Green businesses are on the rise again in San Luis Obispo County.
Employment in the county’s green sectors — such as solar energy companies and environmentally conscious businesses and institutions — rebounded in 2011 and is now larger than it was in 2008, before the recession, according to statistics compiled by the Economic Vitality Corp. with the assistance of Collaborative Economics.
Green job growth is also outpacing job growth overall. Green jobs grew 14 percent from 2010 to 2011, while the rest of the economy grew at a rate of 4 percent. Green jobs grew even more — 31 percent — between 2003 and 2011, while overall employment increased just 10 percent.
San Luis Obispo County lags behind several other regions in California, including the San Joaquin Valley and the Inland Empire, which saw employment growth in green sectors of more than 50 percent between 2001 and 2011. According to EVC Program Manager Christine Rogers, this indicates that “we have additional capacity and opportunity.”
The decision to run an environmentally responsible business often has roots in personal convictions, yet is subject to considerations relevant to any business decision, such as allocation of staffing resources, capital outlay and market potential.
“When a business case can be made and the return on investment makes sense, I believe our businesses are more than willing to take action and invest in being more sustainable, be it in how they manage their purchasing, resource conservation or operational practices,” said Rogers, who oversees the San Luis Obispo County Energy Watch Partnership, an outreach to the business community promoting energy efficiency.
Here is a look at five local companies’ decisions to invest in sustainable business practices, and how they fared as a result.
New Frontiers began in 1987 as two small natural food stores in Salt Lake City. The company has since grown to encompass five locations, including three in Arizona, one in Solvang and a 33,000-square-foot store in San Luis Obispo. Still, it has retained its focus on promoting a healthy lifestyle.
“The founders of New Frontiers wanted it to be a place where people could come to make positive, healthy changes in their lives. That intention caught hold and has blossomed throughout our company,” said Ron Colone, marketing director at New Frontiers.
Many of the healthful products sold by New Frontiers are also environmentally friendly. Foods sold in bulk, such as grains and nuts, require minimal packaging. Other items are produced in sustainable ways, such as antibiotic-free pork, sustainably caught seafood and eco-friendly cleaning products. New Frontiers also actively avoids products containing GMOs, or genetically modified organisms.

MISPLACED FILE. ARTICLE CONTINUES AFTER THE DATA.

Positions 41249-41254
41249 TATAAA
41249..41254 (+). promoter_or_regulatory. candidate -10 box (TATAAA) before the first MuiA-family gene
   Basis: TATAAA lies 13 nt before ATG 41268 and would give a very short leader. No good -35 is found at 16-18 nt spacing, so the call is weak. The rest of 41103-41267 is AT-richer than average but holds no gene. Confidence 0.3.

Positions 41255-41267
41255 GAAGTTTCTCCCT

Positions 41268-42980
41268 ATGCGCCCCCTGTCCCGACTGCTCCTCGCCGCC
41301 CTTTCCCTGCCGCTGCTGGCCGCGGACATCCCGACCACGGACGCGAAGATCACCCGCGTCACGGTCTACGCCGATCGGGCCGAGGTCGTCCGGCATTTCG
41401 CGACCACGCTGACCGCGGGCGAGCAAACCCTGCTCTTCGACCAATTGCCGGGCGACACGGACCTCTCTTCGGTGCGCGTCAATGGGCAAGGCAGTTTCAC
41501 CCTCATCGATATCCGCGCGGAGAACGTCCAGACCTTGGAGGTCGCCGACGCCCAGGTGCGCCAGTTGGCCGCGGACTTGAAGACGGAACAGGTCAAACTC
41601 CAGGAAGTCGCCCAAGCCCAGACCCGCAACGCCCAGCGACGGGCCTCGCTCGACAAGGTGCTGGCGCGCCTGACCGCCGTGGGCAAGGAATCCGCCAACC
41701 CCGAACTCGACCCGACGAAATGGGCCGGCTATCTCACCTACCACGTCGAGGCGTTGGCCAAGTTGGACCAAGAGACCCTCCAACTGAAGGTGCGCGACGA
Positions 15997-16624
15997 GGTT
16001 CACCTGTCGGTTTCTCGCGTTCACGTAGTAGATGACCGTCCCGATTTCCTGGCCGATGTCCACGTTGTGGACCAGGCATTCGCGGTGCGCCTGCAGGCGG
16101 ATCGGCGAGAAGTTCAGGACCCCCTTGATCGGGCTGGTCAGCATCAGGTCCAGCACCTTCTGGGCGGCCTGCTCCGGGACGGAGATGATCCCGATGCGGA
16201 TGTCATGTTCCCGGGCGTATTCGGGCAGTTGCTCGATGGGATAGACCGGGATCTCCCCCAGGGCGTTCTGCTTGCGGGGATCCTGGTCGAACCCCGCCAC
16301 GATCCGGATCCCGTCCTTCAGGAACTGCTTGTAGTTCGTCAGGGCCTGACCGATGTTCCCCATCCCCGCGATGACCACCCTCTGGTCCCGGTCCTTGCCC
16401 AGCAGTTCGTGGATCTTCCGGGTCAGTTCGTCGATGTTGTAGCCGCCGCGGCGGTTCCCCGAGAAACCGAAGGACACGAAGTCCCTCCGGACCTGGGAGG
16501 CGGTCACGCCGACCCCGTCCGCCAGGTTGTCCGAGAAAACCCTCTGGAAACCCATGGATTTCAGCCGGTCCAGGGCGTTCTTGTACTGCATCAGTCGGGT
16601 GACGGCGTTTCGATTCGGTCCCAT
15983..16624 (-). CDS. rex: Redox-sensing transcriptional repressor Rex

The company operates an 82-acre organic farm near Buellton that provides 10 to 15 percent of the fresh produce sold by its markets. It also sources produce from small, family-owned organic farms.
In 2010, the San Luis Obispo store moved to a larger location with features such as an expanded deli offering a variety of freshly prepared foods, a gelato counter, a gourmet cheese shop, a larger meat and seafood department, and a greater selection of locally made products.
New Frontiers incorporated energy-efficient systems in the new store, including a 100-kilowatt rooftop solar system, solar tube skylights and LED lighting in the freezer doors. Refrigerator systems use glycol that reduces the amount of Freon needed. The store was the second in the nation to use refrigeration condensers on the roof that adjust to outside temperatures and humidity, thus reducing energy consumption, the company said.
The building was constructed with several sustainable materials. Wooden produce and bulk bins were built from recycled snow fencing sourced from Wyoming. Floors are concrete and naturally derived Marmoleum. Walls are coated in low-VOC paints.
According to Colone, sales at the new San Luis Obispo store have “met and exceeded our projections,” and New Frontiers as a whole has seen “steady growth throughout the life of the company.”
Colone believes that New Frontiers’ success is due in part to its fulfillment of several niche markets not addressed by conventional grocery stores. This includes their gourmet food items, as well as a broad selection of dishes prepared fresh onsite. New Frontiers also carries hard-to-find health items such as an extensive selection of gluten-free products and nutritional supplements.
Colone foresees a bright future for the natural food industry, and for New Frontiers.